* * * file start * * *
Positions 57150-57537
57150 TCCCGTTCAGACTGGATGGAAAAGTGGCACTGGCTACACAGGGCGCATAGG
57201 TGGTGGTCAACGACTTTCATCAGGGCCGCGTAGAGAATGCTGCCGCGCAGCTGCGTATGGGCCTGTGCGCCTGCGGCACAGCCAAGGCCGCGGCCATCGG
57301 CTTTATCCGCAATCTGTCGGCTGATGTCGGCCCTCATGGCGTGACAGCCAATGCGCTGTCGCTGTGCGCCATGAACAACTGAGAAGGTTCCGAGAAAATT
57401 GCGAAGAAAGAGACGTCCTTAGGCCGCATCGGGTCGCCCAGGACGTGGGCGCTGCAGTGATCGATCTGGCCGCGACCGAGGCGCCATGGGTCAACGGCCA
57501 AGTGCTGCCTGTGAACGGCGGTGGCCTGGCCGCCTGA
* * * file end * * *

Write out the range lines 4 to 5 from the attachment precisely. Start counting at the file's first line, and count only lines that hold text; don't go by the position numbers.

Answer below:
57301 CTTTATCCGCAATCTGTCGGCTGATGTCGGCCCTCATGGCGTGACAGCCAATGCGCTGTCGCTGTGCGCCATGAACAACTGAGAAGGTTCCGAGAAAATT
57401 GCGAAGAAAGAGACGTCCTTAGGCCGCATCGGGTCGCCCAGGACGTGGGCGCTGCAGTGATCGATCTGGCCGCGACCGAGGCGCCATGGGTCAACGGCCA